There are two fundamental ways to improve your speaking:

  • improve your fluency (how easily and naturally you speak)
  • improve your accuracy (how correctly you speak)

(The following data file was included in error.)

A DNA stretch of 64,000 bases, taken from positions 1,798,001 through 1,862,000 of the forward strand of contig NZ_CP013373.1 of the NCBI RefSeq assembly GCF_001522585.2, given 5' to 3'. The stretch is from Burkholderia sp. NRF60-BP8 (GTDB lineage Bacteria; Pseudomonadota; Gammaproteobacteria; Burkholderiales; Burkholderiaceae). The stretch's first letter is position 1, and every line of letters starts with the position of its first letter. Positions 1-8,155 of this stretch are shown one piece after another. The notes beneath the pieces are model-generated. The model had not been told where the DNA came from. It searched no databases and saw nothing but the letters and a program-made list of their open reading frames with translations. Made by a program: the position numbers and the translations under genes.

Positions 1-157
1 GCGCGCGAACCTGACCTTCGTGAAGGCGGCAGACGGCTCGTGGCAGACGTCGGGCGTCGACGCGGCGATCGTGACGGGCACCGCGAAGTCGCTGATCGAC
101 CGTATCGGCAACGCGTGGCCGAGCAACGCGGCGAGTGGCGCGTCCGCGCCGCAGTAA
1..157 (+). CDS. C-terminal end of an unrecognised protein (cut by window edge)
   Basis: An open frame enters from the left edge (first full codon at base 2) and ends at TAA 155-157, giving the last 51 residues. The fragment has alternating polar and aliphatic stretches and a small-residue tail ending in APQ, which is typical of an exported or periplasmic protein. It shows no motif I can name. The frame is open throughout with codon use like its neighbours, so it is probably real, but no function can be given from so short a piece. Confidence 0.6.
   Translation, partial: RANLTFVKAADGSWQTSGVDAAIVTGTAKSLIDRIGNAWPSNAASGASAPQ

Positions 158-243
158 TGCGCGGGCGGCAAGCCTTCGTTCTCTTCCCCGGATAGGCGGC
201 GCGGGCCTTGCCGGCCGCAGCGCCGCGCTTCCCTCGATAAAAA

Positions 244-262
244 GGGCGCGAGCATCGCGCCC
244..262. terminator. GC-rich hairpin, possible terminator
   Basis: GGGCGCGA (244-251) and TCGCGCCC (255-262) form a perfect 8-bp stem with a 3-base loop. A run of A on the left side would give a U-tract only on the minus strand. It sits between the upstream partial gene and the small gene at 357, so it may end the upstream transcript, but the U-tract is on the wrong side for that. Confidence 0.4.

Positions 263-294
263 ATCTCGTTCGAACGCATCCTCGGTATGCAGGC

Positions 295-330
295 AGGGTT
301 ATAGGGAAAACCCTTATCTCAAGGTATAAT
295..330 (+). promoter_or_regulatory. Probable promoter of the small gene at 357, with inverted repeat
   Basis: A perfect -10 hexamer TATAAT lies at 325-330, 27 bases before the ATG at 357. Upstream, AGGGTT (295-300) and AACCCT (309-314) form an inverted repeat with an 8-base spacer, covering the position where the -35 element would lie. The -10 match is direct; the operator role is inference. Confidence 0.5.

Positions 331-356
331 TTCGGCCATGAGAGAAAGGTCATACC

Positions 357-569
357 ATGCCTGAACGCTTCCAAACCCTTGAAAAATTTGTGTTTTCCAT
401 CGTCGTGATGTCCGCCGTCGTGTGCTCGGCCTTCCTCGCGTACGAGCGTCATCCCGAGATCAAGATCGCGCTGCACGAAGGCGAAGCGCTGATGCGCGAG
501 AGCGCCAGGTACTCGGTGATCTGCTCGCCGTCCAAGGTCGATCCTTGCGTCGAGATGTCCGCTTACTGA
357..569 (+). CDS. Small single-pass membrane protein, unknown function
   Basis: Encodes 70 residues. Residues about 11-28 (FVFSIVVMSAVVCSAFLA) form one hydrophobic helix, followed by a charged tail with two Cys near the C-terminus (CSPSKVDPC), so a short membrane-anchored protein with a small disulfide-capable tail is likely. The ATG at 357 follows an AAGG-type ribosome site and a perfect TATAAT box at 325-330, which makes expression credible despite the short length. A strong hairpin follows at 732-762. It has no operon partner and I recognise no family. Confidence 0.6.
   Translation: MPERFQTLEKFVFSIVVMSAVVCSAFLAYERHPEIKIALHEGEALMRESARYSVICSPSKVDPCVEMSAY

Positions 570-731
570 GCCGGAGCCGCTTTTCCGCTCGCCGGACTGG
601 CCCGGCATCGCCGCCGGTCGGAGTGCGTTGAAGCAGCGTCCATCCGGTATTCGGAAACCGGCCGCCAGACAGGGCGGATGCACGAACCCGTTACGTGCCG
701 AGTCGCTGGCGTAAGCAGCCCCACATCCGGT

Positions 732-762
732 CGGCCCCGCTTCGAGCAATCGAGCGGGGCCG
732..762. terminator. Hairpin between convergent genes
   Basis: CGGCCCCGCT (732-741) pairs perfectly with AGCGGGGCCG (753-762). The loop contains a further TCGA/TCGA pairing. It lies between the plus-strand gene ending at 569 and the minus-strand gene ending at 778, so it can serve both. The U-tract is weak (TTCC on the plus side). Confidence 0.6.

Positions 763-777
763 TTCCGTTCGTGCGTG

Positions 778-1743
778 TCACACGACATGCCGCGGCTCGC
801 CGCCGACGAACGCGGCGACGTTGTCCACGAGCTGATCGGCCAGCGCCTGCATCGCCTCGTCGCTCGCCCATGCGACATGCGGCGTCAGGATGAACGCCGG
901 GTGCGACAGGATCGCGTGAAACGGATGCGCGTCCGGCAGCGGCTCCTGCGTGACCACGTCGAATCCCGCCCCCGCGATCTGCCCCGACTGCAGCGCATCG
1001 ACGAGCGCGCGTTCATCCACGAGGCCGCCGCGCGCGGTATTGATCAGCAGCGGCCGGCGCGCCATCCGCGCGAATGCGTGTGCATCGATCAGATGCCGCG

One good way to improve fluency is through guided and unguided speaking practice. This practice may include learning new vocabulary. However, learning more and more vocabulary items does not necessarily increase a person’s fluency! Let me explain. Active and Passive Vocabulary Native speakers with a good education “know” thousands and thousands of words, in the sense that when they hear or read them, they can understand them. However, these same people probably use only about 2,000 words in normal daily conversation. So you could communicate well in an English speaking environment even if your vocabulary is only 2,000 words – if your command of these 2,000 words is complete and comprehensive, and the 2,000 items are the right 2,000! Therefore, after 2,000 words, “learning” extra vocabulary becomes less and less useful. In spite of this obvious fact, many teachers and students believe that increasing their vocabulary will improve their fluency. This is simply not true. “Knowing” a vocabulary item is a rather difficult process. It means much more than just memorizing the new word or phrase. From a passive point of view, it means recognizing its meaning when it occurs in context. This is relatively simple. But for you to add the word to your active vocabulary, you need to know the contexts in which it can occur, the possible and impossible collocations of the word (words it can, or cannot, co-occur with) as well as more information regarding the connotational meaning of the word. In spoken language there is a range from “standard” English, through colloquial and idiomatic use, to slang. Students who are going to use their language with native speakers may in fact need to understand (i.e. passive vocabulary) certain idiomatic and colloquial language, possibly even a certain amount of slang, but as a general rule they will sound extremely strange if they incorporate slang into their own active vocabularies. So when learning new vocabulary, it’s important to distinguish which language will help you with your active vocabulary, and which will become part of your much larger passive vocabulary. Keeping in mind this distinction as you practice will help you achieve fluency more quickly, because using your time effectively means spending more time with vocabulary you hope to add to your active vocabularies. Free conversation, used appropriately, can help improve fluency. But if used exclusively there is no guarantee you will speak more correctly, even after years! There needs to be a method for improving speaking accuracy. Otherwise the mistakes can become a habit of speech in the learner, and therefore more difficult to correct (this is called fossilization). In other words, there is a time and place for free conversation and vocabulary learning, and this will help a student’s fluency some, depending on how it’s done. We have many activities designed to improve our students’ fluency and accuracy when speaking. One example is our system of personalizing the English our students want to express, complete with correct grammar, vocabulary, intonation and pronunciation. (See Truly Personalized.) This has been very effective in quickly bringing to our students the exact vocabulary and grammar they want and need. This method helps guide and facilitate the process of speaking correctly, helping to avoid sink or swim and creating bad habits. This is a very popular method amongst most of our students and has brought them concrete results. Distinguishing which vocabulary you will use actively or passively, and balancing guided conversation exercises with some free conversation, has proven to be a powerful combination for improving speaking.